Alternatively, if Netanyahu truly cared about getting back on track toward a two-state solution rather than leveraging his coalition strategy, he could have prevailed upon his predecessor and recent Defense Minister Ehud Barak to stay on with the peace portfolio. Barak knows all the players, and generally behaved himself (at least by Israeli standards) under Netanyahu until last month's elections when he left the Knesset. He enjoys the trust of President Obama and his team, which has eluded Netanyahu. And with no Knesset seats of his own, Barak would be exclusively answerable to Netanyahu and immune from the temptations of coalition infighting.

What does Livni get from this deal? A former Foreign Minister herself, she gets to try for results with the Palestinians, against uncertain yet formidable odds. Perhaps more importantly, she gets to be in the government, which is the best consolation prize for someone who thinks she should be the Prime Minister and got kicked out of leadership in her former Kadima Party. Knowing that with six seats she will not be leading the opposition this time around, Livni has little reason not to join the government.

Most likely, Netanyahu won't even need Livni's Knesset votes to maintain his ultimate coalition in the long term. He can use her early entry to the government to punish or at least pressure Yair Lapid, head of the centrist Yesh Atid and its 19 seats. Most of Lapid's voters expected Netanyahu to be Prime Minister, and trusted Lapid and his top deputies to be their voice WITHIN the government, so it's almost inconceivable he won't end up joining the coalition.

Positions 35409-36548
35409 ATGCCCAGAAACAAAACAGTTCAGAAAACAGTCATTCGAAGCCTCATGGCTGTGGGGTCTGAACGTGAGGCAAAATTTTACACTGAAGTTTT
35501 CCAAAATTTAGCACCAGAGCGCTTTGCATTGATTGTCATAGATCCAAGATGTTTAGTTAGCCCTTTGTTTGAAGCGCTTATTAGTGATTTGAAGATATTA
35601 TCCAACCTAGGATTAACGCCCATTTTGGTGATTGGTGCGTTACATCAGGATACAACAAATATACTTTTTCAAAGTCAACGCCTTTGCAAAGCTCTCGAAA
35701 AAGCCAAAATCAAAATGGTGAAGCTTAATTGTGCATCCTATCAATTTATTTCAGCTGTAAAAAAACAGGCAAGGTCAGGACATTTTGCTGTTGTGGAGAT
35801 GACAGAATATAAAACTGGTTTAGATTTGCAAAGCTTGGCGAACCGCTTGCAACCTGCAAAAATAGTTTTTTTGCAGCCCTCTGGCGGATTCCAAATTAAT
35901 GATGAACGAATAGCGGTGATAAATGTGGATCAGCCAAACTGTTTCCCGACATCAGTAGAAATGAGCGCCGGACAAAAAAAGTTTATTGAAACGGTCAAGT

Having Livni on board now also helps Netanyahu prepare for President Obama's March visit, though a high-stakes Presidential delegation is a risky test-run for inter-agency cooperation between the Justice and Foreign Ministries on the Israeli side, and the White House, State Department and Secret Service on the U.S. side. Beyond logistics, the optics are better if a credible peacemaker (or peace-attempter) is on hand for Obama's visit -- especially since Netanyahu will not be greeting the President with any significant openings on the Palestinian front. Not now, not later.

February 19, 2013

Are we willing to see Bahrain step up?